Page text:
Search Content | Student Science

Search Content

E.g., 07/23/2017
E.g., 07/23/2017
Your search has returned 82 articles:
  • To teens, benefits are more persuasive than risks

    Adolescents can give their parents and teachers a scare. Many kids engage in street fights, binge on alcohol, take risks while driving and party late into the night with strangers. Teenagers simply tend to take more risks than adults — and brain scientists want to know why. A study offers new clues on why teens seem prone to taking costly chances or making unwise decisions.

    For young...

    07:00 AM, July 25, 2016 Behavior, Body functions
    Readability Score: 7.7
  • Hormone affects how teens’ brains control emotions

    Adolescence can mean facing the emotional challenges of adults for the first time. But what part of a teen’s brain processes those emotions depends on how mature that brain is, a new study finds.

    As kids grow up, hormone levels will begin to surge in areas of their brains that manage emotions. The first surge starts deep within the brain. With time and maturity, some areas right behind...

    07:00 AM, July 15, 2016 Behavior, Brain, Body functions
    Readability Score: 7.5
  • Heat sickness

    In recent decades, Earth’s climate has been changing. That’s led to warmer temperatures and more very hot days. At the same time, levels of air pollution are growing. All that heat and dirty air will cause a lot more people to sicken — and even die. That’s the conclusion that emerges from three new analyses of climate trends in the eastern United States.

    Explainer: How scientists know Earth...
    07:15 AM, May 31, 2016 Health, Weather & Climate, Body functions
    Readability Score: 8.0
  • A ‘cocktail’ in the brain can trigger sleep

    Waking and falling asleep do not happen the way researchers had thought they did, a new study suggests. Its results could affect how scientists understand sleep and awareness.

    Neurons are the cells that power brain activity. Researchers thought that these cells decided when to switch the brain from sleep to wakefulness — and back again. However, these cells aren’t the brain’s only...

    07:00 AM, May 15, 2016 Brain, Health, Body functions
    Readability Score: 8.2
  • Eyes offer new window into Alzheimer’s disease

    PHOENIX, Ariz. — The eyes of people with Alzheimer’s disease are, in some aspects, distinctly different from those of folks without this malady. That’s the finding of two teens. The changes they identified could offer reliable evidence of the disease in living people, the girls propose. More importantly, early signs of these changes might allow treatment for the disease before major symptoms...

    16:26 PM, May 11, 2016 Body functions, Brain
    Readability Score: 7.8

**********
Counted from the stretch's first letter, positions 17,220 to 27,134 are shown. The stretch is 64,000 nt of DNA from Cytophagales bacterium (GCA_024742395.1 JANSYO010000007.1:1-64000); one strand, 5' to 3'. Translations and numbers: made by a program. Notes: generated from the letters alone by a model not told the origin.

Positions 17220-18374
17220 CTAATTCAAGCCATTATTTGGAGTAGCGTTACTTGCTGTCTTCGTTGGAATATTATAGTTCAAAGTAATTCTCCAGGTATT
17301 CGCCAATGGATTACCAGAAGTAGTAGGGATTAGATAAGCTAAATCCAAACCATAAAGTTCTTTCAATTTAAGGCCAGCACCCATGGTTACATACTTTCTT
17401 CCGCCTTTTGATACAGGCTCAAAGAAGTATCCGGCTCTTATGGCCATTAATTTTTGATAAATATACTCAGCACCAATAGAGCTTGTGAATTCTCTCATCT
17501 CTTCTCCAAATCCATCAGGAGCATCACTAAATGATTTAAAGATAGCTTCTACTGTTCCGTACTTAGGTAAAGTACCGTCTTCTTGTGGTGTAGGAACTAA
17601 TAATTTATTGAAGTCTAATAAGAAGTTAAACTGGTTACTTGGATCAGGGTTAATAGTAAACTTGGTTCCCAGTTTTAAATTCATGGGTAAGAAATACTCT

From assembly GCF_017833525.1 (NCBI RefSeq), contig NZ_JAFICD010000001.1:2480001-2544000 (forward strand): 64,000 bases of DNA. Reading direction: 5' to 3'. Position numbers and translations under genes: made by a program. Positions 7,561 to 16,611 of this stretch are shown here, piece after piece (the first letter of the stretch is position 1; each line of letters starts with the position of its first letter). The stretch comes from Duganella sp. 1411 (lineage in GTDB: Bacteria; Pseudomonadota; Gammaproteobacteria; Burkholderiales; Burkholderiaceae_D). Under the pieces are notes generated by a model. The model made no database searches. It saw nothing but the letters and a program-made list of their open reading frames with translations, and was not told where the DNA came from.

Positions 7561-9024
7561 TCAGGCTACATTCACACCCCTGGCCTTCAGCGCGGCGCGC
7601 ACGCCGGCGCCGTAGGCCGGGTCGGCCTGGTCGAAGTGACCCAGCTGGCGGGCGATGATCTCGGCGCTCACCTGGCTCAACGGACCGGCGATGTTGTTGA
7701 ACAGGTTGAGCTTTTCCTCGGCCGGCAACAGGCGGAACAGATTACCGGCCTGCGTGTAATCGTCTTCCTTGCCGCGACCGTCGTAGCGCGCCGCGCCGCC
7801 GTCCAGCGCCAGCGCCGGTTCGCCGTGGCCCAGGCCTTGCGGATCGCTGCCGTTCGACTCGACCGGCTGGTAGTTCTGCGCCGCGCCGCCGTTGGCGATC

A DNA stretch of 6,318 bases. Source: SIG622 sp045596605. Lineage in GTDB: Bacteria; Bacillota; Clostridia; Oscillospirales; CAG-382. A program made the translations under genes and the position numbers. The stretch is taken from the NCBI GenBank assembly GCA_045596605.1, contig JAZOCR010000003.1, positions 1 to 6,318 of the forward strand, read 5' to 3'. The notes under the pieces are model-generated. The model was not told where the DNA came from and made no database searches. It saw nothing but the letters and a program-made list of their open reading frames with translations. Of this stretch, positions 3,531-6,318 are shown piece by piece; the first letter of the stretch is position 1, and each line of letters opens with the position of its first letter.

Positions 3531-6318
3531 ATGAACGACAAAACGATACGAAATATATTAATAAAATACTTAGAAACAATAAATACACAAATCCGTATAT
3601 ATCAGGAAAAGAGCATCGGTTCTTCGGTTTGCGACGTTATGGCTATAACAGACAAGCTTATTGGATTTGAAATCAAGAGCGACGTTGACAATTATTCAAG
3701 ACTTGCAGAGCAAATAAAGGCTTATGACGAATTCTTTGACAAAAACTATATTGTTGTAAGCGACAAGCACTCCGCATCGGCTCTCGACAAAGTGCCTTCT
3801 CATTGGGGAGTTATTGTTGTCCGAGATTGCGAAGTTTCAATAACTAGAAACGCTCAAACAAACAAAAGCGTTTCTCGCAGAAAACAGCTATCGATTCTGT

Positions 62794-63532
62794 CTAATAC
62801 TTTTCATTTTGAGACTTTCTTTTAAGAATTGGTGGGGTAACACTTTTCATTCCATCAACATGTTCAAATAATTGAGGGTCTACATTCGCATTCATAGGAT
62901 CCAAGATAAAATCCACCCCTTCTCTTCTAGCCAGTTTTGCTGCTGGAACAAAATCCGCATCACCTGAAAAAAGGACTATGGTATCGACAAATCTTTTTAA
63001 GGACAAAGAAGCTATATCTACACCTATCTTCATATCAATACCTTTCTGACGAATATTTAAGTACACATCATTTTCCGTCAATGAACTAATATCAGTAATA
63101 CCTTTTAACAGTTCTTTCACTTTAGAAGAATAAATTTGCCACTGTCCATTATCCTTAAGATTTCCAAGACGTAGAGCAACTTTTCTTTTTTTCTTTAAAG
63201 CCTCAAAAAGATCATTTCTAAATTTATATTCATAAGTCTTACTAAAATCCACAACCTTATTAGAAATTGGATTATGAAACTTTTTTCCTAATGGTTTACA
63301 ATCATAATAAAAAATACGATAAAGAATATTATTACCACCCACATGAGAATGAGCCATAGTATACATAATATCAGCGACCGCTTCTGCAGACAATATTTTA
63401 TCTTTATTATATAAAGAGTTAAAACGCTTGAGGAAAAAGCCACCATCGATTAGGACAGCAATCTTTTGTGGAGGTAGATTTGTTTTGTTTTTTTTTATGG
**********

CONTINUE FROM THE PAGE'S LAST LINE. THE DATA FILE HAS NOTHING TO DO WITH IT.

• The cool science of hot peppers

    Shiny green slices of jalapeño pepper adorn a plate of nachos. Chomping into one of those innocent-looking chilies will make a person’s mouth explode with spicy fireworks. Some people dread and avoid the painful, eye-watering, mouth-searing sensation. Others love the burn.

    “A quarter of the world’s population eats chilies every day,” notes Joshua Tewksbury. He is a biologist who spent 10...

    07:15 AM, May 5, 2016 Nutrition, Health, Body functions, Plants
    Readability Score: 7.1
  • Explainer: When loud becomes dangerous

    It’s not unusual for people to leave a rock concert with an incessant buzz or ringing in their ears. That’s one sign that the music was too loud. But power tools, especially lawn mowers and wood chippers, can be equally loud. Even heavy traffic can create a din that may pose a risk to hearing.

    And sounds do not even have to be deafeningly intense to prove harmful.

    Scientists...

    07:00 AM, May 3, 2016 Body functions, Brain
    Readability Score: 7.1
  • Focusing on one sport ups a teen’s risk of injury

    “Fun is the number one reason kids play sports,” says David Bell. “And lack of fun is the number one reason kids quit.” Nothing takes the fun out of sports faster than an injury. That’s why Bell, an athletic trainer, conducted a new study to figure out why kids get hurt playing sports. And specializing in a single sport is a key risk factor, he and his team now find.

    Their data are among...

    07:00 AM, April 15, 2016 Body functions
    Readability Score: 7.7
  • Why Paralympic sprinters have trouble with curves

    Curves tend to put the brakes on human runners. They’re even harder for amputees using an artificial limb. Research now shows that even which leg the prosthesis is on can affect how fast someone can take a curve.

    Two important forces are in play when a sprinter rounds a bend. First, working against gravity slows a runner. But centripetal (Sen-TRIP-eh-tul) force also is at work. It pulls...

    07:00 AM, April 11, 2016 Body functions, Physics
    Readability Score: 7.3
  • Breathing very dirty air may boost obesity risk

    Air pollution is bad for our lungs. It may not be great for our waistlines either, a new study in rats finds.

    China's capital city of Beijing has some of the worst air pollution in the world. On really bad days, its air can host more than 10 times as many tiny pollutant particles as the World Health Organization says is safe for human health. In a new study, rats breathed in this air....

    07:00 AM, April 4, 2016 Pollution, Body functions, Toxicology
    Readability Score: 7.5

From the SSP Newsroom

Science News

Loading...

Science News for Students

Loading...

Eureka! Lab

Loading...